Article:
Kansas City Needs Help Collecting Taxes
Yesterday’s Kansas City Star has an interesting story about tax collection problems in Kansas City. I give Councilman John Sharp credit for an honest take on the situation:
“The findings are very disturbing,” agreed Councilman John Sharp. “Until we do a better job of collecting the taxes that are owed us, we’re not really in a position to go to taxpayers and say we need to increase taxes.”
Amen to that. Taxes should be spread widely, and then collected efficiently, so they can be as low as possible for everyone. According to the article, business license fees are one of the taxes not being collected effectively, and I am confident that Kansas City’s very complicated licensing system plays a big role in that.
The city’s contract with a private, outside collection agency does not appear to be going well:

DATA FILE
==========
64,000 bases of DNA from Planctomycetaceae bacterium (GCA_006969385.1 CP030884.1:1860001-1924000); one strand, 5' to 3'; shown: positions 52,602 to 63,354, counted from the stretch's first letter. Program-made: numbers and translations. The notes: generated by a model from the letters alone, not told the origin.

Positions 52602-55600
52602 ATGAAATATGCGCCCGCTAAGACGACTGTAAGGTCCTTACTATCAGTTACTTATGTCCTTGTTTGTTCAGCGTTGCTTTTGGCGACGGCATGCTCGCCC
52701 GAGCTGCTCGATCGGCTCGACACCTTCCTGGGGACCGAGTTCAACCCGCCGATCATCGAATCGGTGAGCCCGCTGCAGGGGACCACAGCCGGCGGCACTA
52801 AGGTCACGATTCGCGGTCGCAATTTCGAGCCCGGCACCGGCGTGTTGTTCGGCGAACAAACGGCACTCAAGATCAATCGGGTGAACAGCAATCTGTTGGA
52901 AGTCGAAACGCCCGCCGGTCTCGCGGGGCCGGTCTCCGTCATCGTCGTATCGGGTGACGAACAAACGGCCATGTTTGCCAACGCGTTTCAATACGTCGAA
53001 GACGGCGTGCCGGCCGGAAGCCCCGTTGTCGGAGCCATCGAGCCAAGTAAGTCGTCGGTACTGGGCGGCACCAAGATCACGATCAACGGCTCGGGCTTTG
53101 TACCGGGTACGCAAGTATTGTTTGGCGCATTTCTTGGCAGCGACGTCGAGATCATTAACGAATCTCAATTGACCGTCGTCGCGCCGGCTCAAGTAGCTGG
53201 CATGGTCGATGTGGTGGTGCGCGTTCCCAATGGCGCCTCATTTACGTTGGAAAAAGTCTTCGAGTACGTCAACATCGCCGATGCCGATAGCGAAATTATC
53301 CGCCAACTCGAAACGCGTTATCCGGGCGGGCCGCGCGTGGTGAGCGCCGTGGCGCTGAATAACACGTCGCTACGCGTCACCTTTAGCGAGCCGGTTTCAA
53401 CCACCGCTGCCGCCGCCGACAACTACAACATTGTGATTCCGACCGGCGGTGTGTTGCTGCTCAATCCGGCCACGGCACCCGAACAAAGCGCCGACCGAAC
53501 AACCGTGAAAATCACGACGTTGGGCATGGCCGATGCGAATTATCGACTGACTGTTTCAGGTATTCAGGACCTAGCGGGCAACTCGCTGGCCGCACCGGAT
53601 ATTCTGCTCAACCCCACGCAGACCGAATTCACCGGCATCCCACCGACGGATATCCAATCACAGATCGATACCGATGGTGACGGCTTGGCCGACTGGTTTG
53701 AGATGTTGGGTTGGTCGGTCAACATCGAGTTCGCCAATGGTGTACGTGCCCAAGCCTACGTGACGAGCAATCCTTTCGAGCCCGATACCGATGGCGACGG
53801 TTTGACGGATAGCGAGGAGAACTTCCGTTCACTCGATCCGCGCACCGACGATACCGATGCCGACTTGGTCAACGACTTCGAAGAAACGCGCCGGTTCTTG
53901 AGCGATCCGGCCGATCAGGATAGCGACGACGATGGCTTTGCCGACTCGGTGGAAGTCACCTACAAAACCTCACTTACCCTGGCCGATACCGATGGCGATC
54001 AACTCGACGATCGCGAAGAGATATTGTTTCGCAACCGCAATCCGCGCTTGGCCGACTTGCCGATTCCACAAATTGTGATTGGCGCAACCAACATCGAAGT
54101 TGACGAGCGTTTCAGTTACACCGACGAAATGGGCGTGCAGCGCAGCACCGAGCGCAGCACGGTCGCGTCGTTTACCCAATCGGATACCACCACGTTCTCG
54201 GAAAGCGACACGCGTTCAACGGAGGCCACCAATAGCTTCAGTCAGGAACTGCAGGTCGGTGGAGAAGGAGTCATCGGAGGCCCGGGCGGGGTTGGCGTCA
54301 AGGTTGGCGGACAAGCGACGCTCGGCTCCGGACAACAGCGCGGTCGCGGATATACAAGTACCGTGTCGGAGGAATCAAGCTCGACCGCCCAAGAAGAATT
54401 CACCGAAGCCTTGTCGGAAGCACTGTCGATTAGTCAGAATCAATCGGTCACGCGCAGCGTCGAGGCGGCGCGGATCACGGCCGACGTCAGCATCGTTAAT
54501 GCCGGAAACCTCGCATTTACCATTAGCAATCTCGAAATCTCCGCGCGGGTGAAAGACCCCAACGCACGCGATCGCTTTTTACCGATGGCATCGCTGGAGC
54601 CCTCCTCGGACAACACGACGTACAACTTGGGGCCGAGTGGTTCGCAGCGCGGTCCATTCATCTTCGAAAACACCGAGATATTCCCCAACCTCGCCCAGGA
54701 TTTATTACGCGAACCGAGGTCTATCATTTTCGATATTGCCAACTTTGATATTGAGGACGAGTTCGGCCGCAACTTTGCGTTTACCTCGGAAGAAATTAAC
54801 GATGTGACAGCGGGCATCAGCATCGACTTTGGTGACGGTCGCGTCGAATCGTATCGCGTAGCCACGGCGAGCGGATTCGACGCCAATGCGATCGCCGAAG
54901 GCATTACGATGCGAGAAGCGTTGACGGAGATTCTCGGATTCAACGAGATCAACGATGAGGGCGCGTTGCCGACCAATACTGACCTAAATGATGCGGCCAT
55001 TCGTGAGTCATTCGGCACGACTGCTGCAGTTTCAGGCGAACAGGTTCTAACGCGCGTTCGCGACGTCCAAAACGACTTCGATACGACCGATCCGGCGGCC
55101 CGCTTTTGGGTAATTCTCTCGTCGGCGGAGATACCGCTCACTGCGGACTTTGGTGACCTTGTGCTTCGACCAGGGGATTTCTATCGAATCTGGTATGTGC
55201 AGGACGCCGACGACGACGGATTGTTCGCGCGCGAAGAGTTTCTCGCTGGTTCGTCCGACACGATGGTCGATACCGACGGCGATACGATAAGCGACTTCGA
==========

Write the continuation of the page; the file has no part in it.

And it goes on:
•The Revenue Division did not include performance standards or measurable outcomes in the city’s contract with a collection agency. The city in 2008 gave its collection agency $3.8 million in potential profits and earnings tax cases to pursue. But the agency collected only $151,000.
One of the advantages of property taxation over income taxation is ease of collection. Businesses close and people move out of Kansas City. I can sympathize with both the collection agency here, and the person who allegedly owes the city income taxes from a few years back who has long since moved out of Kansas City. Trying to collect that can be very hard, and I would bet that, in some cases, the money is not actually owed in the first place. But someone always owns the land, and there are simple and easily executed lien procedures for governments looking to collect back taxes on property. I am not generally inclined to root for the government, but the ease of collecting property taxes is just one more argument against the earnings tax.